The Imitation Game – The Game of Gamification

The Imitation Game – the movie of the great Alan Turing – inventor of modern computer systems focused on both the concept of codes and machines. Codes are the ways we as humans do things such as talking, managing and communicating. Machines are tools such as printing presses, computers and algorithms (rules of thumbs), the way non-human devices perform tasks.

For decades, companies have used both human codes and machines to increase the performance of startup, middle and senior management. The strategies, battles, and understanding needed to sail the corporate winds to success are less clear and more uncertain to those who make it to the very top of the largest corporations. Charting these complex storms and uncharted waters may come from advanced expert systems or AI-artificial intelligence technology not yet even a practical or realistic option in running large corporations. However, for global success in the next decade AI must be used and tested down in the divisions and departments throughout the ranks of all management. AI has already come in the form of war games an approach used by the military. Many companies can use a game system to create competitive team approaches to conceive, design, build and scale all products and services. As in the board game Monopoly® by Hasbro, companies can test theories and management in maneuvers to get hotels on Park Place and Boardwalk as well as win the game. Through games, management can begin to understand its own product/management life cycle. It must know the stages of early “skunk works,” or basic development, through “dog days.” Management must evaluate its own ability to cope; to know when one has scored a victory or been shot in the foot.

Certainly much of management cannot be “coded.” However, many of the “big data” systems and processes can be analyzed, then turned into expert systems/AI applications, including “what if” scenarios including growth, acquisition, divesture and hostile takeover scenarios. These processes can force situations to the surface long before they occur in real life. Managers can develop their own approaches to corporate solutions over a rapidly increased time period; test intuitive applications; or be sabotaged by subordinates, labor strikes, or natural disasters. They can quickly understand processes it might take a lifetime to develop, and can cope with problems the CEO faces today to get a perspective of how management does, in fact, make decisions. According to an article by Accenture, “Gaming concepts have begun working their way into key business processes in two distinct forms, often called serious games and gamification. Whereas serious games are actual games used in the workplace whose purpose is beyond merely providing entertainment, gamification is the weaving of game mechanics such as virtual currency, leaderboards (boards that display leaders in a competition), badges, or leveling up (progression to the next level in a game) into existing work activities or processes without the development of a full-fledged actual game.”(1)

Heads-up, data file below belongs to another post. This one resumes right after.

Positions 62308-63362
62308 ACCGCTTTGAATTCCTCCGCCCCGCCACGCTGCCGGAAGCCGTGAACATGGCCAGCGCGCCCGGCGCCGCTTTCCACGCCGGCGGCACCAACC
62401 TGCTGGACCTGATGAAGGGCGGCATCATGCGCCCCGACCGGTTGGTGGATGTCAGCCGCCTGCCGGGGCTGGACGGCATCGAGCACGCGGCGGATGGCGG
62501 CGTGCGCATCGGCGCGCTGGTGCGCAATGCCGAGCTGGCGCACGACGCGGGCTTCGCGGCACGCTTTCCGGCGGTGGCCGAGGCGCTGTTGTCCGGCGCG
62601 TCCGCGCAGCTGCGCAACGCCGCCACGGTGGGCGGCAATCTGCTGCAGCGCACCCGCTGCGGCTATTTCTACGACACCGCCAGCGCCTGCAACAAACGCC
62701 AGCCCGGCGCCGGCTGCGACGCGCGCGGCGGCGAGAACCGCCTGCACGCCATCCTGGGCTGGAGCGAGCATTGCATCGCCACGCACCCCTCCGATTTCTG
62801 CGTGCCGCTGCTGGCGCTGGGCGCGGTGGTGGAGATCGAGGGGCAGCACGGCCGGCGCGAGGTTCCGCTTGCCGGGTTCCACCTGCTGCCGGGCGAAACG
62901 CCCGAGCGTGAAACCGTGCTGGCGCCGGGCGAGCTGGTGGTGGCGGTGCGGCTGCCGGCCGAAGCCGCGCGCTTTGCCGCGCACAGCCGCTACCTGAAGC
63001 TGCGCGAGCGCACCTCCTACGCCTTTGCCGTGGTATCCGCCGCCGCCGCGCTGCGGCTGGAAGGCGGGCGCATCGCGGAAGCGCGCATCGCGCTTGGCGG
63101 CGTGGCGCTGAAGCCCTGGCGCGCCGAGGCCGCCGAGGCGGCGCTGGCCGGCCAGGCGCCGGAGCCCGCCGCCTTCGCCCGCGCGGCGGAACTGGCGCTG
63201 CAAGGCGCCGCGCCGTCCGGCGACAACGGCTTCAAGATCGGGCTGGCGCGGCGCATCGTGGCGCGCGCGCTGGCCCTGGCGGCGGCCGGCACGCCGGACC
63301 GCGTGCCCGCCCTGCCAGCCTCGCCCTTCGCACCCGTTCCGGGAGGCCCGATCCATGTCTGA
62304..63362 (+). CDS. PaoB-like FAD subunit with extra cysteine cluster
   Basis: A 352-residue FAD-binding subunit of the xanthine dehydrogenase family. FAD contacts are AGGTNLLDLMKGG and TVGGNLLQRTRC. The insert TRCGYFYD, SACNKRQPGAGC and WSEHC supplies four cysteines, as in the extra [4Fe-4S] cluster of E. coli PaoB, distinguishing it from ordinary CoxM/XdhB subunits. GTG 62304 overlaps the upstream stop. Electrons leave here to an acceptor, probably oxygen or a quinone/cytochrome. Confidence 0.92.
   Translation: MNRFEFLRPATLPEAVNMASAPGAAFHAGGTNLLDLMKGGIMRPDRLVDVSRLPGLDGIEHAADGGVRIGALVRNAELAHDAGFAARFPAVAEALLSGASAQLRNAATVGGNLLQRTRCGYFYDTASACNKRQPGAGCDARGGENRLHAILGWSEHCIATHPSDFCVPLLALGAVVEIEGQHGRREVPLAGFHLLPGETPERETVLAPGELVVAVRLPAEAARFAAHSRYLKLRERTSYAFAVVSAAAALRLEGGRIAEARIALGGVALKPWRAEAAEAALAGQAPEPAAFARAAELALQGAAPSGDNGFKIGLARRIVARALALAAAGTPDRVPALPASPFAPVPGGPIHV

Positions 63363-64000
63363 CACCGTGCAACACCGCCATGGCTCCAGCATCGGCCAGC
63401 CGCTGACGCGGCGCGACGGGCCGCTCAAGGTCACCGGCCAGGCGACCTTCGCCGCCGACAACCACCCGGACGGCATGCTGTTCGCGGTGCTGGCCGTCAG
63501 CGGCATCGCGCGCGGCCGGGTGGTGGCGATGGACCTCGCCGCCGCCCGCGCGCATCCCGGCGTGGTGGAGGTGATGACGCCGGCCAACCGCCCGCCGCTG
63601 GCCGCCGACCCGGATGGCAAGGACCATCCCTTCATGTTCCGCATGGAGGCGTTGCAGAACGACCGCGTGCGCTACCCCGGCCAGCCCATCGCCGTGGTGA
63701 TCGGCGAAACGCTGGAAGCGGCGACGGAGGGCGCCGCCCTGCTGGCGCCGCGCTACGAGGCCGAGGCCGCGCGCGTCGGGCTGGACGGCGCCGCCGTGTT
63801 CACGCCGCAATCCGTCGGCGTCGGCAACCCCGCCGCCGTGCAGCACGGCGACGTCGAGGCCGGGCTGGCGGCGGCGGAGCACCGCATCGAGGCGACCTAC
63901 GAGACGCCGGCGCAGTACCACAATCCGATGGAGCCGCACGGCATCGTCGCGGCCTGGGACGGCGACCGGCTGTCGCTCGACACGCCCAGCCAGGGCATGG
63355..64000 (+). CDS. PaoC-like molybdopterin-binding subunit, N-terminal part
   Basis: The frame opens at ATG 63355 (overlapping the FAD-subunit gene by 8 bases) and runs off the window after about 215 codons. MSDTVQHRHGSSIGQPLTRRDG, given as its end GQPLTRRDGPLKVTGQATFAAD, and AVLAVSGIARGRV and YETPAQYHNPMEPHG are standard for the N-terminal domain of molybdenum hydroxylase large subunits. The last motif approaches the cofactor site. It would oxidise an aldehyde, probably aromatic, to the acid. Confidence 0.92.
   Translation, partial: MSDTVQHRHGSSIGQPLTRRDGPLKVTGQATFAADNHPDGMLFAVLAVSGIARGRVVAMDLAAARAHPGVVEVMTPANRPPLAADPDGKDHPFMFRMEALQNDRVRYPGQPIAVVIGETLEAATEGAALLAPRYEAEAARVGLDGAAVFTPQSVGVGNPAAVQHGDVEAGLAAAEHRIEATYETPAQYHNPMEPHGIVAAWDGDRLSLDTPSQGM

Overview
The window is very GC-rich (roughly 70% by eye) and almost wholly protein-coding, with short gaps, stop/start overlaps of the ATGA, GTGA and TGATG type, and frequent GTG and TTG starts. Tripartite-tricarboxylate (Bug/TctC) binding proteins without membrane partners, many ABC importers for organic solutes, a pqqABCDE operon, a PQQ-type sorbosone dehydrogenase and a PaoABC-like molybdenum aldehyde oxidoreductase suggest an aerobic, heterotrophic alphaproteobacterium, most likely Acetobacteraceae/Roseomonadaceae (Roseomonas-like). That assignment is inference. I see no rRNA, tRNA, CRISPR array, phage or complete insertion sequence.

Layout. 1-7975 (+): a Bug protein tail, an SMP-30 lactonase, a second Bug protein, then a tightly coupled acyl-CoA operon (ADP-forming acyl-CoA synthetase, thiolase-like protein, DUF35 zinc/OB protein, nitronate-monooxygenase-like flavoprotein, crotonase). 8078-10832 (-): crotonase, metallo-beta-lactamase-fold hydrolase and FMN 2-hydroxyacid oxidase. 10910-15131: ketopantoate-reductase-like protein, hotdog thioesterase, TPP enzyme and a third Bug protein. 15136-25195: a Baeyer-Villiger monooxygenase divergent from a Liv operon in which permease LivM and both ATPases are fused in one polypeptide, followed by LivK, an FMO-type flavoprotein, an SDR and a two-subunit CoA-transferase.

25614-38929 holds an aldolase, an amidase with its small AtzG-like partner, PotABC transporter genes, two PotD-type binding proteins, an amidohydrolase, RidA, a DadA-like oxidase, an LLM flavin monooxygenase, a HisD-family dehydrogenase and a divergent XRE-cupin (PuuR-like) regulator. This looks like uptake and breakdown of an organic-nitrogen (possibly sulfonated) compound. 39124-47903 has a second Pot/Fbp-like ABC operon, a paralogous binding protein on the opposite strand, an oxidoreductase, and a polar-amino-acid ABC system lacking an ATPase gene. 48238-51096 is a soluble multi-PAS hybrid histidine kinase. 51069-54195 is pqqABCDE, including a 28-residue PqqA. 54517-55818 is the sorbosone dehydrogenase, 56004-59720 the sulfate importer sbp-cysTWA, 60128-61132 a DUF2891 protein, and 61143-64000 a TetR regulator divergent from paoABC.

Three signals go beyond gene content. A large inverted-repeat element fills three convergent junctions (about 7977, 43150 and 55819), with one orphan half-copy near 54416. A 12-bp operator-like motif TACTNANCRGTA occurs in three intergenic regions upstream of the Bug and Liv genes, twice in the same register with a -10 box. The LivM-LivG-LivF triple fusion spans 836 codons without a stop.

Games, models, and simulations are tools used to design strategies which assess these information elements and which assist corporations in achieving goals. Games require players to follow rules that have been set up. These rules force the players to act in certain ways reflecting real-world situations. Games limit personal choice to keep players focused on topics or situations desired by the game’s designer. A model, however, is an attempt to describe the world in a strict, linear, and logical fashion. Models attempt to bring order to chaos, often utilizing completely random elements, partial truths, feelings, and facts in systems or machines that can duplicate these events again and again. Computers, as opposed to humans, have the uncanny ability to perform millions of instructions per second only if the function is known. If event A occurs in situation B, then sequence C must be followed. A model allows very little personal choice, if any. In designing strategies for management (including startups) success, mathematical models can be used where the elements are either specific options for the player or discrete events that are needed for other actions to take place. The game theory, in this sense, can be viewed as a tree, with branches representing points at which players can make decisions. At such points, the designer can allow a player to make a range of decisions as long as rules are obeyed, or the designer can require the player to follow a mathematical model at a particular point. If a game has extensive rules, player freedom is limited; the more rules, the less freedom of play in the game. A player’s freedom under the rule structure is one of the most critical dilemmas. In some game theories, the rules describe the process of the game, and player freedom is mathematically defined. In principle, some of these theories imply that the outcome is not left up to chance and that only specified and certain outcomes exist.